Secondary Trail Closure
Effective 8/1/2014, following the 60-day recreational ORV closure, only the designated primary trails in the backcountry will be open to recreational ORV use and access. All secondary trails will remain closed on an interim basis for an additional 60-days More »
Have you ever looked up into the trees of a cypress swamp and seen what looks like a lot of birds' nests? Well believe it or not, those aren't bird nests, they are actually airplants!
Airplants are also known as bromeliads and are relatives of the pineapple! All native bromeliads are normally epiphytic (a plant that grows on another plant, such as a tree). Airplants are non parasitic and don't harm their host plant. Usually you will see them on the sides of trees however; it is not uncommon to see them grow on telephone wires, buildings, or even on the ground. Airplants don't require any soil to grow; they get enough moisture and nutrients from the air and rain to support themselves.
The seeds of an airplant are dispersed by the wind, seeds will land in a nook or crevice of a tree and begin to take root, wrapping around the host plant. The higher the bromeliad is on a host tree the better chance it has of getting sunlight but the more exposed it is to severe weather such as cold and high winds. The leaves of an airplant have a funnel shape which direct water down to its roots. In the center of the plant is a water reservoir.
Airplants are mini ecosystems and have developed a symbiotic relationship with many animals in the preserve. Airplants supply water which in turn attracts animals like frogs and insects like mosquitoes. Not only does the water help many animals and insects survive the long dry season, but air plants also provide shelter. Animals, such as frogs lay their eggs deep inside the wet interior of the airplant. Snakes and lizards can be found using the developing frogs and insects as a source of food. These animals in turn provide for larger predators such as the preserves many red shouldered hawks. In return, airplants receive nutrients from the dead and decaying frog eggs and insect larva found in the plant.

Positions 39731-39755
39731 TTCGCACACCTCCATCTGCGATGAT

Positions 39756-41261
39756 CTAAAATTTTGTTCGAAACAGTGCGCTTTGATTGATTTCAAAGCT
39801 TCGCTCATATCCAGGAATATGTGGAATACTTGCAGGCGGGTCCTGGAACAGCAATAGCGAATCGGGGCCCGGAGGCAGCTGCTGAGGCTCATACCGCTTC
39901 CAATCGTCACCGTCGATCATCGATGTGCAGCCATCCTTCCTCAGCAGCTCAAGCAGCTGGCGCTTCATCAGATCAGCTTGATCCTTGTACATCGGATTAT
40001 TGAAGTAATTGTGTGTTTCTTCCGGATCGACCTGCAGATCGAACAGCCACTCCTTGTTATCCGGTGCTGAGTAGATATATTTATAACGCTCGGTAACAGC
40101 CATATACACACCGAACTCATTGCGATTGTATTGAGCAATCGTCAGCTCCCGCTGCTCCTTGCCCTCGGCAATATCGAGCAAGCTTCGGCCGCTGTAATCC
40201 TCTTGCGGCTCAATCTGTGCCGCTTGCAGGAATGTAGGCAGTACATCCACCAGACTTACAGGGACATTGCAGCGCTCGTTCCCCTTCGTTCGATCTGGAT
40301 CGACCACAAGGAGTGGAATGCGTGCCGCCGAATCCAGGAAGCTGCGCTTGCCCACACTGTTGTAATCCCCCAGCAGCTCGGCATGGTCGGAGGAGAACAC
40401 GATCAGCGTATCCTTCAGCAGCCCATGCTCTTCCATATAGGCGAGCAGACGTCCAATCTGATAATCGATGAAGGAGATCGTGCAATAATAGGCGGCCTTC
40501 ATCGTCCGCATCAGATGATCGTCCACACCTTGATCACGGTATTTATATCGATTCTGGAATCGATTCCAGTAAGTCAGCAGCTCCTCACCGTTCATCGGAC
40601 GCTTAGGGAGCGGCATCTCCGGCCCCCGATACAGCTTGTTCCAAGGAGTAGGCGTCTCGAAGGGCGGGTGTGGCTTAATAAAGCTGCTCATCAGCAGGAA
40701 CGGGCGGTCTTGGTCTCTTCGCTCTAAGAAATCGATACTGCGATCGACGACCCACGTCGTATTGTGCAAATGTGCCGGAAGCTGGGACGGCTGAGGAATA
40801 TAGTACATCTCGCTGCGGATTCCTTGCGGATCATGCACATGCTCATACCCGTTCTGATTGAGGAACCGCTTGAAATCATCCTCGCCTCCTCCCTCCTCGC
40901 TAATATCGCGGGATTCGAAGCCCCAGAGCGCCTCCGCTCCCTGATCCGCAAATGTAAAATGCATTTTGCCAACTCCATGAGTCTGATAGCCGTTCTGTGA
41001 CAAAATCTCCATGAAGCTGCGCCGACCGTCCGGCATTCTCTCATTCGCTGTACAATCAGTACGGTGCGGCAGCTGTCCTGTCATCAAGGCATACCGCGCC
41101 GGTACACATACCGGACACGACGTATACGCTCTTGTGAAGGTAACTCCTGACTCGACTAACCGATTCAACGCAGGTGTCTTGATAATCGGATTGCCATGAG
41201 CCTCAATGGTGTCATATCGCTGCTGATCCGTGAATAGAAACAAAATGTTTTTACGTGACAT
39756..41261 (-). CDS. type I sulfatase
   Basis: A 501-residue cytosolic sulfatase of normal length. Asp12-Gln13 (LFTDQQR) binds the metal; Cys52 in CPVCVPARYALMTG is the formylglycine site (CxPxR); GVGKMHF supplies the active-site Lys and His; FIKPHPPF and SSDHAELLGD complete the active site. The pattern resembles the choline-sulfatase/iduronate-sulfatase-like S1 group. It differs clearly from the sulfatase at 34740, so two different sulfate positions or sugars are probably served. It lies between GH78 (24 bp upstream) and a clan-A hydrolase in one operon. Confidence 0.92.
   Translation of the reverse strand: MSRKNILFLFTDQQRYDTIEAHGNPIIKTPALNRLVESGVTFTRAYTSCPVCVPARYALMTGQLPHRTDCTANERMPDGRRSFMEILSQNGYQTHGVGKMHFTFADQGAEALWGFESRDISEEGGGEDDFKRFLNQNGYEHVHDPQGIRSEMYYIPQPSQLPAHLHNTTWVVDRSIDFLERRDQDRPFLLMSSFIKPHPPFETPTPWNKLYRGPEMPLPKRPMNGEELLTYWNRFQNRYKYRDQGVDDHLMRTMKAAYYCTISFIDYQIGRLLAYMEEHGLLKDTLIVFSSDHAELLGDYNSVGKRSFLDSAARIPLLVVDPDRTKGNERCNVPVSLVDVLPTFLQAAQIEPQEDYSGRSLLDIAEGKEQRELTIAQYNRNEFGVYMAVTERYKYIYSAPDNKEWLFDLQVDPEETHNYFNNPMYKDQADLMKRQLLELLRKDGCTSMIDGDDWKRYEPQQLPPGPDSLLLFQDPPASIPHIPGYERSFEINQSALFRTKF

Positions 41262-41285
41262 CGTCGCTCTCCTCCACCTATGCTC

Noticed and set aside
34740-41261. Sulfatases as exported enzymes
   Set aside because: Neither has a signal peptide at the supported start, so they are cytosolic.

Sixteen species of bromeliads are known to grow within Big Cypress National Preserve. The biggest of these is the cardinal airplant. Its leaves can exceed three feet in length! Small purple flowers bloom January through summer but the colorful red bracts, which conceal the developing flowers, are visible for much of the year. When walking through Big Cypress the bromeliad bracts add a speck of color to the bright green backdrop of cypress swamps.
To view a 4-minute video about airplants, please click here.
Did You Know?
HP Williams and Oasis Visitor Center are popular places to see alligators. The best time to see large congregations of alligators is typically January-May. Do not feed or approach wildlife.